October 24, 2008 / 4:35 AM / 10 years ago

U.S. space tourist, Russians return to Earth

NEAR ARKALYK, Kazakhstan (Reuters) - A Soyuz capsule carrying a U.S. space tourist and two Russians bumped down safely in Kazakhstan on Friday, ending a string of mishaps on previous landings that have raised concerns about its safety.

Russian cosmonaut Sergei Volkov rests after his Soyuz space capsule landed not far from the the Kazakh town of Arkalyk in northern Kazakhstan October 24, 2008. REUTERS/Dmitry Kostyukov/Pool

“I feel great. I feel very good. Re-entry was perfectly smooth,” a smiling Richard Garriott, who paid $35 million for his 12-day journey into space, told Reuters after a Russian recovery team extracted him from the capsule.

Charred black from its fiery re-entry into Earth’s atmosphere, the craft slowed its descent with a large parachute and fired special gunpowder engines to cushion its landing.

It came to rest in a puff of dust in a field 80 km (50 miles) north of the town of Arkalyk at 0336 GMT as planned.

A NASA Television live feed from a mission control center in Moscow described it as a flawless on-target landing.

Its success was a relief for Russian and U.S. officials who have been worried about the landings after the capsule malfunctioned twice over the past year, subjecting crews to dangerous “ballistic” re-entries.

A ballistic landing is steeper than a normal one and subjects crews to massive gravitational forces. A South Korean astronaut said she feared death during such a landing in April.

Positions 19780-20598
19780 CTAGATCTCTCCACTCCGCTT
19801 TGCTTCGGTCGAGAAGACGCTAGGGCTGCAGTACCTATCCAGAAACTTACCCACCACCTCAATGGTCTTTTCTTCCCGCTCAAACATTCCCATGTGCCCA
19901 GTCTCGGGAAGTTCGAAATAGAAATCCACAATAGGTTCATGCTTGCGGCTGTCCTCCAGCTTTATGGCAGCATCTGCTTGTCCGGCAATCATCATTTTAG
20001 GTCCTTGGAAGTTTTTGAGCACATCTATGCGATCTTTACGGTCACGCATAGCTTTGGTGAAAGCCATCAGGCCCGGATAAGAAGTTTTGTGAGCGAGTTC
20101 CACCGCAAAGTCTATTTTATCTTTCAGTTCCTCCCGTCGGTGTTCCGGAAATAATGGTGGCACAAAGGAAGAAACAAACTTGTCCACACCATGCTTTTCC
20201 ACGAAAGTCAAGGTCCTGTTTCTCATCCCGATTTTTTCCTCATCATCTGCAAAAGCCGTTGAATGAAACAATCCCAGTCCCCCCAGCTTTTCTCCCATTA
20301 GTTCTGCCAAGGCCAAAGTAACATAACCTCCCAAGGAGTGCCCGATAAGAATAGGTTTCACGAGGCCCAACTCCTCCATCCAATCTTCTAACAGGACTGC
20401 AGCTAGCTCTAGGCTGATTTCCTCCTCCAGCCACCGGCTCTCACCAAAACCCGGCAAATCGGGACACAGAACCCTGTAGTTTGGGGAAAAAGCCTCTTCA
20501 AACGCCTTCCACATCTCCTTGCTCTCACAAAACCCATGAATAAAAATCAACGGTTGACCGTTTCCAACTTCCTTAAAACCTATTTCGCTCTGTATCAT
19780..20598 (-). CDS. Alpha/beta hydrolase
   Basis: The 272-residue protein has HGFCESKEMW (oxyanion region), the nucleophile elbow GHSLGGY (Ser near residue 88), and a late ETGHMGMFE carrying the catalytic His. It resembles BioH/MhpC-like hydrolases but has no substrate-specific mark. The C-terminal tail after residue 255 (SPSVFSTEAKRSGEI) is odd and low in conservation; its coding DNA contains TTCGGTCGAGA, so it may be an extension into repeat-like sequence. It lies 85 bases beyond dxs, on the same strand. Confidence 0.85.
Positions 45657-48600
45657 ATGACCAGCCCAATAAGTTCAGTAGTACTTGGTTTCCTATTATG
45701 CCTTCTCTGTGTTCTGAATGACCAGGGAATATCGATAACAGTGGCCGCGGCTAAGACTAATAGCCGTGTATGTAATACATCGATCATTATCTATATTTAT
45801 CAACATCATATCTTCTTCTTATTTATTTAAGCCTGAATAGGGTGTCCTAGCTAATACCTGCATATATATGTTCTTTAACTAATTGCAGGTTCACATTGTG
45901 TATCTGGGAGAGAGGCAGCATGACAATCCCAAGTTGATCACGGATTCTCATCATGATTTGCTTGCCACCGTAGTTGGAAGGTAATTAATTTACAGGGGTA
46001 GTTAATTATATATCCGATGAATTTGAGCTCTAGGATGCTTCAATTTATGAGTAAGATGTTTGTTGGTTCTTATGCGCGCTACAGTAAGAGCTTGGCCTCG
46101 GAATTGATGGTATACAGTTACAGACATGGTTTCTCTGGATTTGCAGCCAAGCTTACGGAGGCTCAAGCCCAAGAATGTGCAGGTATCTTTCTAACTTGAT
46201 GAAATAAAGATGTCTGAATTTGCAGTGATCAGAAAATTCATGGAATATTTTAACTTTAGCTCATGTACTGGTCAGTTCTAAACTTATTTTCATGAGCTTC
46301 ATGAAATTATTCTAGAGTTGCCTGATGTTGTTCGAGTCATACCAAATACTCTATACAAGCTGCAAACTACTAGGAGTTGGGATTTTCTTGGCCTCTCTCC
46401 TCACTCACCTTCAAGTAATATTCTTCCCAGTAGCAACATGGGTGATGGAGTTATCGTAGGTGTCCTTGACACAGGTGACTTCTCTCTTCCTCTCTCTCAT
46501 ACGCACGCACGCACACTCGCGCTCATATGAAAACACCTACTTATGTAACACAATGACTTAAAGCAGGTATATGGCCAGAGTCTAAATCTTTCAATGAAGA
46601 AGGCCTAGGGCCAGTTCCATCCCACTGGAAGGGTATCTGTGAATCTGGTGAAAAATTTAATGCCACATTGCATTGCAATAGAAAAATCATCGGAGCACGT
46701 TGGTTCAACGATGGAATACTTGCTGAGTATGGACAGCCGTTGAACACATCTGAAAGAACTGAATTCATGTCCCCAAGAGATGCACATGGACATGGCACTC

“I don’t recall such a perfect landing as this one,” Anatoly Perminov, head of Russia’s space agency Roskosmos, told reporters in Moscow. “We did everything that was possible and more, and the landing was just ideal. The crew feel fine.”


After the touch down, recovery teams surrounded the capsule, opened the hatch and extracted the cosmonauts as the first rays of the morning sun lit up the barren steppes of Kazakhstan.

Garriott, a U.S. video game magnate, came back from the International Space Station alongside Russian cosmonauts Sergei Volkov and Oleg Kononenko.

The American, son of NASA astronaut Owen Garriott, and Volkov, whose father Alexander was in space when the Soviet Union collapsed in 1991, are the first second-generation spacemen to fly together — a symbolic act at a time when U.S-Russia relations are particularly tense.

“This was a pinnacle experience and the ride up on Soyuz was phenomenal — what a beautiful machine,” said Garriott, as his father came over and shook his hand at the capsule.

“Of course the International Space Station is astounding and the ride home was everything you know it was advertised to be.”

The crew, wrapped in blankets against freezing temperatures, were carried in special reclining chairs to an inflated medical tent for a scheduled check-up as they acclimatized to Earth’s gravity. NASA said all three were in “excellent shape.”

“How come you look so fresh and ready to go again?” asked Owen Garriott as father and son exchanged warm greetings. Richard replied: “Because I am fresh and ready to go again.”

Additional reporting by Dmitry Solovyov and Guy Faulconbridge in Moscow; Writing by Maria Golovnina in Almaty, editing by Mark Trevelyan

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